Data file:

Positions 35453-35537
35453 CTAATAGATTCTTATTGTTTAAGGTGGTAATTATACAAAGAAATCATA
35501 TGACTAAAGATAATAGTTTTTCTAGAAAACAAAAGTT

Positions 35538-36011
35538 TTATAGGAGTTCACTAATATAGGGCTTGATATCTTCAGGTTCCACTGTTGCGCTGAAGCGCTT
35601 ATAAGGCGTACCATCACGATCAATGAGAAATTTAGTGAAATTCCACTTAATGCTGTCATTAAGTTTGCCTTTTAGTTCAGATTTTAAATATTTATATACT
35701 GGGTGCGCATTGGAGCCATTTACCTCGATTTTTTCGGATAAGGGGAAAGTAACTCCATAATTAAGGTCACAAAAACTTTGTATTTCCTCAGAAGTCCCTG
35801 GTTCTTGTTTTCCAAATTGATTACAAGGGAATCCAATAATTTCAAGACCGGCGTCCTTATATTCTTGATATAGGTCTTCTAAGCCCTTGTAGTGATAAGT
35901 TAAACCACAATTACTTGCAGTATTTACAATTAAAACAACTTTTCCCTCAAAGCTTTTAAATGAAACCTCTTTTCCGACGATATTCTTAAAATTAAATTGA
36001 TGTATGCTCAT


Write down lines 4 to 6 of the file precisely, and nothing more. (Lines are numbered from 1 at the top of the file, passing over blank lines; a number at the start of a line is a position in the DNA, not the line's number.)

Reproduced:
Positions 35538-36011
35538 TTATAGGAGTTCACTAATATAGGGCTTGATATCTTCAGGTTCCACTGTTGCGCTGAAGCGCTT
35601 ATAAGGCGTACCATCACGATCAATGAGAAATTTAGTGAAATTCCACTTAATGCTGTCATTAAGTTTGCCTTTTAGTTCAGATTTTAAATATTTATATACT